Alpine Pony Tracks

Restar Mountain Shelley III on track

Shelley on track

For many years after I moved to the high mountains of Colorado, my pony herd included numerous youngsters.  During the winter they would lead the rest of the herd on romps around their paddocks, giving everyone some exercise.  More recently, my herd has aged, and they haven’t been moving as much.  When the ponies are on pasture, they get plenty of movement just by the nature of grazing.  But for the majority of the year they are not on pasture.  Because movement is so important to equine health, I’ve been investigating ways to get them more exercise. Track systems look interesting,  as popularized by Jaime Jackson’s Paddock Paradise and as used by Joe Camp of Soul of a Horse fame.

So far, my particular situation has not shown up in examples of track systems, so I’m still pondering how to proceed.  For instance, I must deal with deep snow in winter.  In addition, I have stallions, and I want the track system to be useful for them as well as for less management-challenging members of the herd.  And then there are the moose to contend with.  Many track systems utilize electric fence on step-in posts.  My experience with moose and electric fence with step-in posts so far is that while moose are certainly able to jump, they prefer to walk through electric fence if it allows them to.  They will respect high tensile wire, but it requires solid corner posts, not step-ins, and in our rocky ground, setting a single post for this sort of fence can sometimes be a multi-hour job.  So I’m still pondering how to proceed.

I have, however, been able to answer one question by implementing a track system of sorts in our alpine environment.  The idea of a track system is to encourage movement by spreading out feeding and moving feeding areas as far from water and minerals and shelter as possible so the equines have to move from one to the other frequently during the day.  Fencing is typically used to restrict travel to the longest possible route between places of interest.  An exterior fence line is often supplemented by an interior one close beside it, creating a ‘track’ similar to a race track, hence the label ‘track system.’  (There are of course many more details involved in creating a true track system.)

In the winter, my ponies don’t use their entire paddocks because of deep snow.  Of course by not using their entire paddocks, they’re not moving as much, which is the problem I’m trying to solve.  I began by spreading their hay out further than usual, until I hit on the idea of actually spreading it along the exterior fence of the paddock.  Yes, it was work for me to walk the first time through the deep snow, but, lo and behold, after the first day, a track was installed!  The ponies packed the snow into a navigable path that they now keep open because I keep spreading their hay along it.

One question I had about track systems was how far apart the fences should be for herds who have constant pushing matches when hay is present.  The fences need to be far enough apart to let ponies pass each other on the track to get to the next pile of hay without getting kicked or pushed into the fence.  In my research, ten to twelve feet was given as a typical track width, but that seemed awfully narrow to me when I thought about ponies getting pushed around.  By spreading the hay through deep snow and watching the pattern of packing of snow, I learned that indeed twelve feet was about the width needed.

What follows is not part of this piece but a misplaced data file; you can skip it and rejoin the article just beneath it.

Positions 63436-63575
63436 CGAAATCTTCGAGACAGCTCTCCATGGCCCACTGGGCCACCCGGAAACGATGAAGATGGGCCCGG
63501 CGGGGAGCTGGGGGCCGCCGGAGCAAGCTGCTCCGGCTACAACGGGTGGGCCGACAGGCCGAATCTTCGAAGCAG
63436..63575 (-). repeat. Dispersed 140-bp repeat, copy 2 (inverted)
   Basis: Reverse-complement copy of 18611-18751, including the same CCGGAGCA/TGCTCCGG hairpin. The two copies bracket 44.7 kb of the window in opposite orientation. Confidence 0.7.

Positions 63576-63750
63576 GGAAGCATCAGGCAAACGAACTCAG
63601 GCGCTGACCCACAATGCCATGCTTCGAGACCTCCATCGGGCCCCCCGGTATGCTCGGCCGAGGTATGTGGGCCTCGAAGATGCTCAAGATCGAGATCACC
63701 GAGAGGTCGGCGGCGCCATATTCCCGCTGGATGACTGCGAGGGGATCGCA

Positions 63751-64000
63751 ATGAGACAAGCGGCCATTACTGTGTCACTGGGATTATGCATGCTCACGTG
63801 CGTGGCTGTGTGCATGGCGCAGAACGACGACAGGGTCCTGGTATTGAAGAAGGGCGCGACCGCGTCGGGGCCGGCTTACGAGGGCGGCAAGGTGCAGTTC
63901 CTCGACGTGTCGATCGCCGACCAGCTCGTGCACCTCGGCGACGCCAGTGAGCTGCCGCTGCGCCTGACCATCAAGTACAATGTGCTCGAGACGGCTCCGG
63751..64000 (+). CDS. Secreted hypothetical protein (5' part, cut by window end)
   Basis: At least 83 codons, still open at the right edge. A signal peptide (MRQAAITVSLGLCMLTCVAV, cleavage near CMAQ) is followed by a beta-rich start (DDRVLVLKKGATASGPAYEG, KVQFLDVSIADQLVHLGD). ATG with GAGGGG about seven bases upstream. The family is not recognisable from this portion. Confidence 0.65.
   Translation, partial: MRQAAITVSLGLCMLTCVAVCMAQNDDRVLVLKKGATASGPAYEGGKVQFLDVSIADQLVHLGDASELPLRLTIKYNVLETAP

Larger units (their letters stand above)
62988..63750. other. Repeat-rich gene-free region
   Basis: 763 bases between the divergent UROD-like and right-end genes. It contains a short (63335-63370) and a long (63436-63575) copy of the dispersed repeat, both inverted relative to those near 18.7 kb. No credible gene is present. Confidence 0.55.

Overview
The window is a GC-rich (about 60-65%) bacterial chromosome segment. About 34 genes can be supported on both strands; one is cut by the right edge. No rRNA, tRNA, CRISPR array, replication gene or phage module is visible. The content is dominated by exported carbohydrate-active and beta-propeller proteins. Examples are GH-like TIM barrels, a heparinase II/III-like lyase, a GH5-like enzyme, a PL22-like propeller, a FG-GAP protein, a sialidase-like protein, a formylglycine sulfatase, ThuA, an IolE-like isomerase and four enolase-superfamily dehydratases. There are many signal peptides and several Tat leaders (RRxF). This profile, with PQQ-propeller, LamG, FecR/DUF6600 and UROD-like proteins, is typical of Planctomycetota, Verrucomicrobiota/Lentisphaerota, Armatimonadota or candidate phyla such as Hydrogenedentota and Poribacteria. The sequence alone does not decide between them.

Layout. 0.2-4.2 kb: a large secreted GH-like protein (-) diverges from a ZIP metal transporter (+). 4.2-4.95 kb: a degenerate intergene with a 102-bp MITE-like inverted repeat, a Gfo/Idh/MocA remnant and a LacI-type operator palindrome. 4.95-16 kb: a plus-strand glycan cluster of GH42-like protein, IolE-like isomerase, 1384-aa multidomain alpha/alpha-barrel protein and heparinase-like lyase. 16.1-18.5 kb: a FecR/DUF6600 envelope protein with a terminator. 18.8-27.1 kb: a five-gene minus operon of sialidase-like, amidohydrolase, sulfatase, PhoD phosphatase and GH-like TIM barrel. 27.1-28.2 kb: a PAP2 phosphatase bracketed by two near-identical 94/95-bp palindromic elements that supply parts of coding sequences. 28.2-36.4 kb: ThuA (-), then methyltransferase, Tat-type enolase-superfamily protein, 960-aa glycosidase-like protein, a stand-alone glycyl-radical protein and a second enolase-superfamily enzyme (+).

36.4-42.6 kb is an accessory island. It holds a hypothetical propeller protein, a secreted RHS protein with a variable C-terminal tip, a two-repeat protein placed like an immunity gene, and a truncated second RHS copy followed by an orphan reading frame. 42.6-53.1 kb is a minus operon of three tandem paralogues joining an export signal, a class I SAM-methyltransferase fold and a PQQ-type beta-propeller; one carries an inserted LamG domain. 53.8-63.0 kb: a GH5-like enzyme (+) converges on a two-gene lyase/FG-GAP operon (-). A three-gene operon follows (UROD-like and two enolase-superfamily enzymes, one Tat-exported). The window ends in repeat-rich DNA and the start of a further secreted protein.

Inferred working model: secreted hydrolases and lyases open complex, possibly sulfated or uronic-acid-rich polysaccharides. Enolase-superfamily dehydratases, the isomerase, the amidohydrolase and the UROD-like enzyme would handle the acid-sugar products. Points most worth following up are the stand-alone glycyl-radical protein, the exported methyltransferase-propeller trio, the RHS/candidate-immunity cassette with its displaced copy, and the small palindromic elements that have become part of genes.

When there is less pushing and jostling in a herd, the track stays about three feet wide through the snow with occasional ‘passing lanes’ of the same width.  Only occasionally is there a ‘cut-across’ traversing the paddock from one side to the other through the deep snow.  Instead the ponies go around and around, just as people with conventional tracks observe.  And just as people with conventional tracks have stated, it is incredibly satisfying to see the ponies using the track.  They are more fit and have better attitudes.  They even seem to prefer being fed ‘on track’ rather than the old way, which I admit to reverting to when I am in a hurry or too tired to walk the track myself spreading hay.

We have just passed mid-winter, so I have several more months to ponder how to implement a track system on open ground.  My experience so far suggests that erecting a step-in electric fence inside my largest paddocks might work since the moose have already learned they aren’t welcome there.  I will continue to look for inspiration from other people’s experience, though it may turn out, as so often happens in my life, that my ponies can help me find the right answer again!

© Jenifer Morrissey, 2016

Book The Partnered PonyPractical considerations like track systems fill an entire section in my book The Partnered Pony, available internationally on Amazon and by clicking here where author royalties are higher.

Advertisements

About workponies

Breeder of Fell Ponies, teamster of work ponies, and author of Feather Notes, Fell Pony News, and A Humbling Experience: My First Few Years with Fell Ponies. Distributor of Dynamite Specialty Products for the health of our planet and the beings I share it with.
This entry was posted in Fell Ponies, Natural Health, Partnered Pony (TM), Work Ponies and tagged . Bookmark the permalink.

One Response to Alpine Pony Tracks

  1. Pingback: Alpine Pony Tracks II | Willowtrail Farm Musings

Comments are closed.